Gathering and processing company Summit Midstream Partners (NYSE:SMLP) currently yields an eye-popping 10.9%. Typically, when a payout grows into the double digits, it's because the market believes it's unsustainable and has a higher probability of getting reduced. However, Summit's financial metrics suggest otherwise, which means yield-hungry investors can collect a very appetizing payout.

Digging into the numbers

Summit Midstream Partners is on pace to pay $2.30 per unit out to its investors this year. Given the company's current financial guidance, it expects to generate $2.53 to $2.76 per unit in distributable cash flow, which implies a coverage ratio between 1.1 and 1.2. In fact, it has averaged 1.15 so far this year. That's a healthy coverage ratio for an MLP. For example, midstream behemoth Enterprise Products Partners (NYSE:EPD) expects its coverage ratio to be 1.2 this year, while natural gas pipeline giant Williams Partners (NYSE:WPZ) is planning on 1.17. Providing further support for Summit's guidance and the payout is that fee-based contracts underpin 95% of its expected earnings.

Stacks of $100 bills.

Image source: Getty Images.

Meanwhile, Summit also has an adequate financial situation. While it lacks the investment-grade credit rating of Enterprise and Williams, it has similar leverage metrics. Last quarter, for example, leverage was at 4.35. While that's above its 3.5 to 4.0 target range, it compares favorably with Enterprise's 4.3 average leverage ratio of 4.3 this year and Williams Partners' anticipated 4.5 average. Further, Summit has enough liquidity on its credit facility to fully fund all near-term organic growth projects.

So why such a high yield?

Given its solid financial metrics, Summit should trade at a lower yield. Enterprise and Williams, for example, sell for around 6%, while Summit's peer group average is 8.9%. But there are several reasons investors won't pay as much for Summit's units, which is causing it trade at a higher yield.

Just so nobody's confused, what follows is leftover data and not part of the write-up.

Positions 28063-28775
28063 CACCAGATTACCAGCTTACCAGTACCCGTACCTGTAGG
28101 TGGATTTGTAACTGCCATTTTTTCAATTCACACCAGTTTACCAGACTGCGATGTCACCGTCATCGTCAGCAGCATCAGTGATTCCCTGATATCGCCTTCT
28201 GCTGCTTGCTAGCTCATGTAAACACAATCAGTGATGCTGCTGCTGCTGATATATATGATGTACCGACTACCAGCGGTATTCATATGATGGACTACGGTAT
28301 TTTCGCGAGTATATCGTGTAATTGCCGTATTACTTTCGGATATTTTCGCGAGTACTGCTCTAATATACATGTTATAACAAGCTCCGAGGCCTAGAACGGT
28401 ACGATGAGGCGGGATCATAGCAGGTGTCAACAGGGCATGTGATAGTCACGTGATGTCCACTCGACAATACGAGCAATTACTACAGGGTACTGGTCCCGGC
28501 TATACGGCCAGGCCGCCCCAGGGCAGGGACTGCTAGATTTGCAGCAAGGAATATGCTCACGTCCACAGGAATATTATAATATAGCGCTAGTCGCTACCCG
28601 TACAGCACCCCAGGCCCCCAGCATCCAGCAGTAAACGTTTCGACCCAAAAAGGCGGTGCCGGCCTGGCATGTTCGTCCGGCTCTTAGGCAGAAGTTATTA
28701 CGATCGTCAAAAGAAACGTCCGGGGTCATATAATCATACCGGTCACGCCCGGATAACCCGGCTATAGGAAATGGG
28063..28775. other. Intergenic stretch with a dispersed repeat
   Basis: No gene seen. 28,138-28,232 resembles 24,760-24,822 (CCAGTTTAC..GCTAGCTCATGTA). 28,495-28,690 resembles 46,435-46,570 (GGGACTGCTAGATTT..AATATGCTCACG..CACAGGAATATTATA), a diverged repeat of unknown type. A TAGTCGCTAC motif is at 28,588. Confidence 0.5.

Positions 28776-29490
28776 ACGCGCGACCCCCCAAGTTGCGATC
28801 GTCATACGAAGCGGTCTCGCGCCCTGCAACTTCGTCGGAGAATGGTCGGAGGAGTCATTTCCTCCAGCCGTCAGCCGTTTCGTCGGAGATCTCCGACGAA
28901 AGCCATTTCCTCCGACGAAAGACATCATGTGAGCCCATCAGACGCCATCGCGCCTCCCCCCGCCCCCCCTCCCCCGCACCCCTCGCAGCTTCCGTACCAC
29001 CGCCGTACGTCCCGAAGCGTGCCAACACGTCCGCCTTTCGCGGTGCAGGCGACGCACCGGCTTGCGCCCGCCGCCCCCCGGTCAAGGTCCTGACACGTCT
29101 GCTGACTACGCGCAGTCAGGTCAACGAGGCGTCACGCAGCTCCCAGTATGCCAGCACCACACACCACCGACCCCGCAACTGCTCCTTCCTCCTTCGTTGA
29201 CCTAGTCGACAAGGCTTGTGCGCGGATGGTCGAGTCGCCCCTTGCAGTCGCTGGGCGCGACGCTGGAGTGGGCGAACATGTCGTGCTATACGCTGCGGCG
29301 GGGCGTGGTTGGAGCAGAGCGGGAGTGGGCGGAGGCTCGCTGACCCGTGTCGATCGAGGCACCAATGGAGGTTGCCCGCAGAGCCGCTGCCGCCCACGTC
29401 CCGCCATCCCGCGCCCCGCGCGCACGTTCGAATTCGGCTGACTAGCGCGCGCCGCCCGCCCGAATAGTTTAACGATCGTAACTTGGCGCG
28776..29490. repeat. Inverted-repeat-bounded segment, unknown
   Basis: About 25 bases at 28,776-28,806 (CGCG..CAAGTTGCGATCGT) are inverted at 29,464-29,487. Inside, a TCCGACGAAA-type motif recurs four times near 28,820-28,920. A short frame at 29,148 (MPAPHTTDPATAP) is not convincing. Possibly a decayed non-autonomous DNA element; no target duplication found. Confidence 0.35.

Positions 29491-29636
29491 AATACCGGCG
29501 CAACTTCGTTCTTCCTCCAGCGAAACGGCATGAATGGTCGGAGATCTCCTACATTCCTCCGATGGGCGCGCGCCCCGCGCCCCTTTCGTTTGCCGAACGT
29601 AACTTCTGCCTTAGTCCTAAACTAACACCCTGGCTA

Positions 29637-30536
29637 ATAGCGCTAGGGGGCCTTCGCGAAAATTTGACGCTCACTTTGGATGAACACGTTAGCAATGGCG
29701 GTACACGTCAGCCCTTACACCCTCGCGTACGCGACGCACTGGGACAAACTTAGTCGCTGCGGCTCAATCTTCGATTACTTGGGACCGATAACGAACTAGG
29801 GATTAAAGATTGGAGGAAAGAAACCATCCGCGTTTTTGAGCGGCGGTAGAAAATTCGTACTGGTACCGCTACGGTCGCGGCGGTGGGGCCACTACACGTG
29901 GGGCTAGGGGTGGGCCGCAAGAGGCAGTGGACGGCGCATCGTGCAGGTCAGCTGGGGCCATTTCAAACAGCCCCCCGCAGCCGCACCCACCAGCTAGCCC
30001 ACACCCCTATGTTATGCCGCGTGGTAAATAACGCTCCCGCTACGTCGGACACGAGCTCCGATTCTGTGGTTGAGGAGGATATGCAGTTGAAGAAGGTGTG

First of all, its a much smaller company. With an enterprise value of just $2.8 billion, Summit is a fraction of the size of Williams Partners and Enterprise, which are worth $56 billion and $80 billion, respectively. Because of its smaller size, Summit lacks the diversification of its larger rivals, which not only operate gas gathering and processing assets but also long-haul pipelines, storage terminals, and export facilities. This singular focus increases risk, which causes investors to pay a lower valuation for Summit.

Further, that smaller scale is one of the reasons Summit's credit isn't investment-grade even though it has a similar leverage ratio. That increases the company's cost of capital, which cuts into its returns. For example, earlier this year the company issued $500 million of new debt due in 2025 that carried a 5.75% interest rate. Enterprise, meanwhile, issued $1.25 billion of debt last year with maturity dates between 2021 and 2046 that had interest rates between 2.85% and 4.9%, while Williams recently issued $1.45 billion in notes due in 2027 at a 3.75% interest rate. Because it pays a higher cost to borrow money, Summit sends more of its cash flow to creditors, leaving less to allocate on behalf of investors.

Those issues aside, the primary weight on the company's valuation is that Summit has a bit of a hidden liability. In 2016, the company acquired several assets from its parent company in a drop-down deal, paying $360 million up front while also agreeing to a deferred payment due in March 2020 for the balance that could be as much as $800 million. The company has a range of options to finance this payment, including issuing equity directly to its parent, using the availability under its revolving credit facility, or tapping the public debt and equity markets for the cash. While the market's concern is that this payment could significantly affect the company's financial metrics, Summit aims to opportunistically raise a mix of debt and equity over the next few years so that it can make this payment while staying within its financial targets. If the company can achieve that goal, it would lift a huge weight that's currently holding down its market value.

Get paid to wait for the weight to lift

The market seems overly concerned with Summit Midstream Partners' ability to maintain its lucrative payout. However, that worry appears to be unfounded since it has the financial metrics to back up that payout and it has a range of options to deal with the deferred payment to its parent. As a result, investors with a high-risk tolerance can collect a generous income stream while the company slowly raises the cash needed to take care of that payment.

Matthew DiLallo owns shares of Enterprise Products Partners. The Motley Fool recommends Enterprise Products Partners. The Motley Fool has a disclosure policy.